If Tomas Plekanec is the epitome of a successful Jacques Martin player, Gomez is the antithesis. He's got the ability to be better, without question. Whether he's still got the motivation to do it is a mystery.

After a win, it's a bit unsporting to point out a player's flaws, but looking ahead, it's important for Gomez to pick it up. The defence is doing the best it can right now, with Spacek and Weber playing manageable minutes, Hamrlik performing solidly, and Subban and Gill finding their way in their odd-couple partnership. The bottom-line guys are doing their best too, within their abilities, as are the goalies. The biggest issue facing the team is the lack of scoring, and that lack originates with Gomez and his linemates, whoever they are on a given night.

The coaches have no doubt shown Gomez video of what he's doing right and what he's doing wrong in an effort to get him going. What they really need to do is show him video of Plekanec and say, "Hey, Scott. Do this!" If challenged directly to play up to the level of his teammate, perhaps Gomez would respond with some passion. After all, Plekanec makes everyone else play better. Why not Gomez?

The win over Florida last night was important as the Canadiens fight to solidify a good playoff position. Perhaps, though, these close wins wouldn't be quite so nervewracking if the second-line centre played a bit more like his first-line counterpart.


Anonymous said...

Gomez can't play like Pleky because he doesn't think like Pleky.

Viva Plekanec!

The Pleky touch
Pleky power

V said...

Lots of Gomez bashing. Can't say he does not deserve some but like you will hold out for the upside in the playoffs.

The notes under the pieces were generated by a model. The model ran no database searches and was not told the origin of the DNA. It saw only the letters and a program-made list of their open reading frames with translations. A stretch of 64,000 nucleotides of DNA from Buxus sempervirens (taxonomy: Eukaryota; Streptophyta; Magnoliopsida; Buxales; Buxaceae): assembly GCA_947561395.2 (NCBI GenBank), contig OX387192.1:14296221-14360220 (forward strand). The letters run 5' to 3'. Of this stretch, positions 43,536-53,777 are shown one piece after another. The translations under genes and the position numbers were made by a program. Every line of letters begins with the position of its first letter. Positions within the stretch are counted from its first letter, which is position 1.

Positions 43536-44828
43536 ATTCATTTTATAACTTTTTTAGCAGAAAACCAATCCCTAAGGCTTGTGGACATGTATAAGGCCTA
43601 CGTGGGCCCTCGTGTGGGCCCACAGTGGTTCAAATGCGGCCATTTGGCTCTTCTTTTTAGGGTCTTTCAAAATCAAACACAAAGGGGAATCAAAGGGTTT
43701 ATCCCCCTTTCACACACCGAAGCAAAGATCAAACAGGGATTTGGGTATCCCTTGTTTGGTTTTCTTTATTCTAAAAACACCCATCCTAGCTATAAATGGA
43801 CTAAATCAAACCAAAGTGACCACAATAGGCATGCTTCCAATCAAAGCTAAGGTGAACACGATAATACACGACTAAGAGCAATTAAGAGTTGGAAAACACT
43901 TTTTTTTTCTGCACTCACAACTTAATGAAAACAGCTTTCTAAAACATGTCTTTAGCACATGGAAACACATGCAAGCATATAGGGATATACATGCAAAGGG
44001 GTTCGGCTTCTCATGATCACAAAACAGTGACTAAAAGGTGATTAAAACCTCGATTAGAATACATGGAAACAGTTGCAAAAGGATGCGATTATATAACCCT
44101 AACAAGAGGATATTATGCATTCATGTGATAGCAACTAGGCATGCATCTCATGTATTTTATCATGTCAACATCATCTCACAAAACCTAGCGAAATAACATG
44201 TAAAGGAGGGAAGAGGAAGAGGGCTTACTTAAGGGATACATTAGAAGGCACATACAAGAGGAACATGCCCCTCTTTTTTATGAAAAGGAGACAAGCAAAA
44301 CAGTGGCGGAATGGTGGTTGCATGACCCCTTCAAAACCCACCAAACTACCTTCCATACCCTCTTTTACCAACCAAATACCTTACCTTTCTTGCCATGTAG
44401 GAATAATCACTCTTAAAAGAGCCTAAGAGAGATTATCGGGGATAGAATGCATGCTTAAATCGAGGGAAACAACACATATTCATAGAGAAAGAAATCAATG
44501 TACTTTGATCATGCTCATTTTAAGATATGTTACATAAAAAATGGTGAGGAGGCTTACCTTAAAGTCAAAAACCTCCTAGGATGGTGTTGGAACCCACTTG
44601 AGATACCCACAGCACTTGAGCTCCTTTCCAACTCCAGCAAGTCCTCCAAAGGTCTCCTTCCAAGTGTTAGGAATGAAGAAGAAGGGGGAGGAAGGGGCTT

On the subject of performance assessment, isn't it about time we recognized the job Jacques Martin is doing with the team this year. Pleks for one is a guy that probably owes some of his success to Martin - wasn't it just before Martin arrived when Pleks signed a one-year deal because there were big questions about his performance. Under Martin he has blossomed.

J.T. said...

@V: I'm not sure Martin is behind Plekanec's success. Pleks had a pretty darn good season under Carbo as well, before the year he got dragged down with an underperforming Kovalev. Even in that 39-point season, he still worked hard and played very well defensively.

That said, I think Martin deserves credit for managing a depleted roster pretty well. The situation right now...loss of talent to actually saved by his defence-first system. Because he doesn't rely on offence or creativity to win, like, say, Guy Boucher does, Martin can get a team to function with much less available talent. Basically, all you need is a team of good, disciplined skaters to play a Martin game. The Habs would be suffering now if they had a more creative coach.